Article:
The market is trending away from rim brakes for a variety of reasons, but not everyone is sold on making the change just yet.

Professional triathlete Danielle Lewis nabbed a podium spot at 2022 Ironman Arizona on a rim brake bike and has found herself at the front of the pro field many times this past year sans disc brake bike.

“Personally, I don’t have an issue with rim brakes,” Lewis said. “I’ve raced in rainy and hilly conditions and performed well with the rim brake set up.”

Gustav Iden famously won the 2022 Ironman World Championship on a rim brake Giant Trinity bike. He was one of just a handful of male pros who opted to ride with rim brakes in Kona – and clearly, things turned out just fine for him.

Pros: Rim Brakes

  • Easy to fix: Because of their caliper system, rim brakes can be fairly easy for a semi-knowledgeable home mechanic to fix if the brakes need an adjustment. Most rim brakes’ calipers are able to widened or narrowed with the twist of a screw, meaning a DIY’er would only need the correct size hex key to make that adjustment.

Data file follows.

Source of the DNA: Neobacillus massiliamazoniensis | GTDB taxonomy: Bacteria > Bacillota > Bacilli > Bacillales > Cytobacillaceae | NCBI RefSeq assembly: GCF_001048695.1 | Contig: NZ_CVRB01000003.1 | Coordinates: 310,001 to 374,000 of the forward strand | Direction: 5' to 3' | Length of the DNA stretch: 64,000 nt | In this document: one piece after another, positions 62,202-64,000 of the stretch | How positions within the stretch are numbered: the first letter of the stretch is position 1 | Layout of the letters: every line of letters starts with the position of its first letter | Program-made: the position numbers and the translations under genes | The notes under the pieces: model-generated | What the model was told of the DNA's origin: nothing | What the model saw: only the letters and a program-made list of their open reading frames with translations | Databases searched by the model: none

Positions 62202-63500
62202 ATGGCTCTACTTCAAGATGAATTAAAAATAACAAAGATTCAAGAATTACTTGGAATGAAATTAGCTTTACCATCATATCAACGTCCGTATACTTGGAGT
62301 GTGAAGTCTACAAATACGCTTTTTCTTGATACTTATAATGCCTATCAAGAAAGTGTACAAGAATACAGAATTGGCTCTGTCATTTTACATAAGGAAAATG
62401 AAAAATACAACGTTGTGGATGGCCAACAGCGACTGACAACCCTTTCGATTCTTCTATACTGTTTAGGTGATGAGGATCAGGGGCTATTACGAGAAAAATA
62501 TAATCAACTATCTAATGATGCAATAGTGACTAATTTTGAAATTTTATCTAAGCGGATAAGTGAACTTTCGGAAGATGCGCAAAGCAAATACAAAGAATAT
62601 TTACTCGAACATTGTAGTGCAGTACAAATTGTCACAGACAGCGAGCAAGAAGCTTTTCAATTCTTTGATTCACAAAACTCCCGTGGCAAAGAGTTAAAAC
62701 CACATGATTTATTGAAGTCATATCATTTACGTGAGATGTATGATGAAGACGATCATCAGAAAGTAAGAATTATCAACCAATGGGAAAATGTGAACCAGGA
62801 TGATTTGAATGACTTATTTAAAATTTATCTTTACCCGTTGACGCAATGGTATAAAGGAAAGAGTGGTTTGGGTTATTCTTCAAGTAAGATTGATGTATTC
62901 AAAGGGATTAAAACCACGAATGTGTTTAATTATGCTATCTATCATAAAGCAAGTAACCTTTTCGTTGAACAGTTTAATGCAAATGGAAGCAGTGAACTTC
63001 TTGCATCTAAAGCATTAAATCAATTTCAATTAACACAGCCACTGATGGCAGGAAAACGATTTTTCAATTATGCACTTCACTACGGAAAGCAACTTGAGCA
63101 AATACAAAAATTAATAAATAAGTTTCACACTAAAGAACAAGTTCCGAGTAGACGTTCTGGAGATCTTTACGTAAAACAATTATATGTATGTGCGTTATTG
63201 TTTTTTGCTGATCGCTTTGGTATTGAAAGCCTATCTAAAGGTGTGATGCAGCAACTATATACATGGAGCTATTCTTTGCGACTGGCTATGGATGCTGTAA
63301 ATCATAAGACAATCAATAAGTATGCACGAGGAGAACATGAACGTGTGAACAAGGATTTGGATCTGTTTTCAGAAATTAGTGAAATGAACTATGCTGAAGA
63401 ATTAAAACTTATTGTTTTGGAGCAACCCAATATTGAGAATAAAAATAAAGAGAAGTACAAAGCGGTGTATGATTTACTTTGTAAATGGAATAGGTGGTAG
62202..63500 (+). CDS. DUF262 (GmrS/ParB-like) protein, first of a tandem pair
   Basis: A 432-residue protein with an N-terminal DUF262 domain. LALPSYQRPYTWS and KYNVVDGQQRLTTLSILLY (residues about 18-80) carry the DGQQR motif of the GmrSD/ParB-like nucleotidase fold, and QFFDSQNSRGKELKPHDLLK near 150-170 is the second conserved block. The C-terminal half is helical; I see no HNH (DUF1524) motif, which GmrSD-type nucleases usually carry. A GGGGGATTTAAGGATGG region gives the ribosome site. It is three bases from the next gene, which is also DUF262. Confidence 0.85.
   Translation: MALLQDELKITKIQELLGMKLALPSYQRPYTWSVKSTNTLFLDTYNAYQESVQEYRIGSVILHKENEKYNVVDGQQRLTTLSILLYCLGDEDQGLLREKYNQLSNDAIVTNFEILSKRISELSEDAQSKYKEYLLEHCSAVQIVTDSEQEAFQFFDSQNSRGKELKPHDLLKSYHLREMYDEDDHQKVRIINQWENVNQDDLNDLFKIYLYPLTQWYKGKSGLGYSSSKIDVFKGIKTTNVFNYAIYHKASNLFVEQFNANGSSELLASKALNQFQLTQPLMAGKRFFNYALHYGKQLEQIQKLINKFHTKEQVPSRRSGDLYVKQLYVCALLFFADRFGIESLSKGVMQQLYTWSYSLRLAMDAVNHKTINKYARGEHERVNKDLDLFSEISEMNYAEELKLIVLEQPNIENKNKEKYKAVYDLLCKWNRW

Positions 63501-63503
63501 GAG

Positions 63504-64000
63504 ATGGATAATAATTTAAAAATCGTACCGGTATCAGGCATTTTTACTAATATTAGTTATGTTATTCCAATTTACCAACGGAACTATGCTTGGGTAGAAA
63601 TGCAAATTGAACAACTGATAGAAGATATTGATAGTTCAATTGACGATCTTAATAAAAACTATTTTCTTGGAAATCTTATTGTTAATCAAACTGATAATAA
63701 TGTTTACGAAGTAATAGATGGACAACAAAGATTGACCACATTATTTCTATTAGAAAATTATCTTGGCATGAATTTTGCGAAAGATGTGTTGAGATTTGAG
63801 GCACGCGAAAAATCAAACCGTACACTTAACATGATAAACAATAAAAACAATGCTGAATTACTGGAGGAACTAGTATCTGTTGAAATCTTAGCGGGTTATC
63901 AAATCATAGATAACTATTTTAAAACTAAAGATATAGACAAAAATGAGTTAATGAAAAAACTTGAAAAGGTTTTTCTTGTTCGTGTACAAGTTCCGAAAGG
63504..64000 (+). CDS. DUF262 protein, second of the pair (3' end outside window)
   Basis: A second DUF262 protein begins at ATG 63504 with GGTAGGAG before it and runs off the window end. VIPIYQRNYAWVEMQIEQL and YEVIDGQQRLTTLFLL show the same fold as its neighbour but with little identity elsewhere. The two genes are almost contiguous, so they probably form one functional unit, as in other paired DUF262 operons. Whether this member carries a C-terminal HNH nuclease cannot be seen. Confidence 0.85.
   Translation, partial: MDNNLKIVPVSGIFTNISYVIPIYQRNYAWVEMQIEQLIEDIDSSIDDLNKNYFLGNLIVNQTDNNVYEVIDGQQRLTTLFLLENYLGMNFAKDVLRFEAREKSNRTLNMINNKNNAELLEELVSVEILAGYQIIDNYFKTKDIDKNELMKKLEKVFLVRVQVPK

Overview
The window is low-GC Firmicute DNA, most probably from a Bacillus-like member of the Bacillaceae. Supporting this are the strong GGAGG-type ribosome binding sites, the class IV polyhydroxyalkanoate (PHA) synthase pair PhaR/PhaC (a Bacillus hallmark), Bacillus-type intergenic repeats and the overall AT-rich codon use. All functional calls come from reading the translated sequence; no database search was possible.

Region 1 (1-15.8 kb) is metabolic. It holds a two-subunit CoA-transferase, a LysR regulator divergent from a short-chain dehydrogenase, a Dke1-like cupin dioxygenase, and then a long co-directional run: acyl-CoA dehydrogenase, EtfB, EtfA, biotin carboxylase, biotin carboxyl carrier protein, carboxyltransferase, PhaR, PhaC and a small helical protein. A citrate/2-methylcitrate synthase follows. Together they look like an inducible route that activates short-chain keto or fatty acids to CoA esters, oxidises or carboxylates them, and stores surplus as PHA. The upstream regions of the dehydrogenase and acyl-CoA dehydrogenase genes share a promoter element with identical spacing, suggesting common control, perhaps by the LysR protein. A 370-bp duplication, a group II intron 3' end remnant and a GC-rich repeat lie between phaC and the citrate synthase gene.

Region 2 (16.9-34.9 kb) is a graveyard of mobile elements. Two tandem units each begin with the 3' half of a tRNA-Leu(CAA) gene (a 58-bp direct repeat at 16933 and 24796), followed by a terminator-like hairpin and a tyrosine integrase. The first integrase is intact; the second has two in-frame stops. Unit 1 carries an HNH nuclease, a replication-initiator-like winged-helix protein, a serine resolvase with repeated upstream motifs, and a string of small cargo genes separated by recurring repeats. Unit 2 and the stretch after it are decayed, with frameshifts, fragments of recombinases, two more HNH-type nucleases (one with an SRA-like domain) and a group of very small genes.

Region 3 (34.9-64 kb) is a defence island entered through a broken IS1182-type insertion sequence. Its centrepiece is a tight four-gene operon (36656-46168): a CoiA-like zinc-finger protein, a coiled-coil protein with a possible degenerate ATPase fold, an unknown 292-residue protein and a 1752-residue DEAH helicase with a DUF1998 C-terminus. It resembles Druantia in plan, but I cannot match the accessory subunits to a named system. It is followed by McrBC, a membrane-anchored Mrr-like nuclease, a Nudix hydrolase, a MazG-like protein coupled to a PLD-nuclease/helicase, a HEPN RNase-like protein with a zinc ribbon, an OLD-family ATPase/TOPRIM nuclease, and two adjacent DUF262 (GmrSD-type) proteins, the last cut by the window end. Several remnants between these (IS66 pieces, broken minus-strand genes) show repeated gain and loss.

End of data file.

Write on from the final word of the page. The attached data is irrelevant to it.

• Easy to swap out brake pads: When installing carbon race wheels for your big day, rim brakes are easy to swap from aluminum brake pads to carbon brake pads. All you need is a small hex key, and potentially some pliers to gently remove the pads.
  • Travel-friendly: Because of their ease of adjustment, rim brakes make traveling quite easy. Patrick Brown, an engineer with Hunt Wheels, noted that this is one of the biggest benefits of rim brakes. “Rim brakes are easy to travel with. Most athletes can have confidence that they’ll have an easy time setting up their bike from the travel box when they have rim brakes.”
  • Common parts: Rim brakes are the tried-and-true way of braking, which means many road and triathlon bikes still leverage them. If you need a new wheel or part last-minute, it is generally feasible to find what you need from another athlete or local bike shop.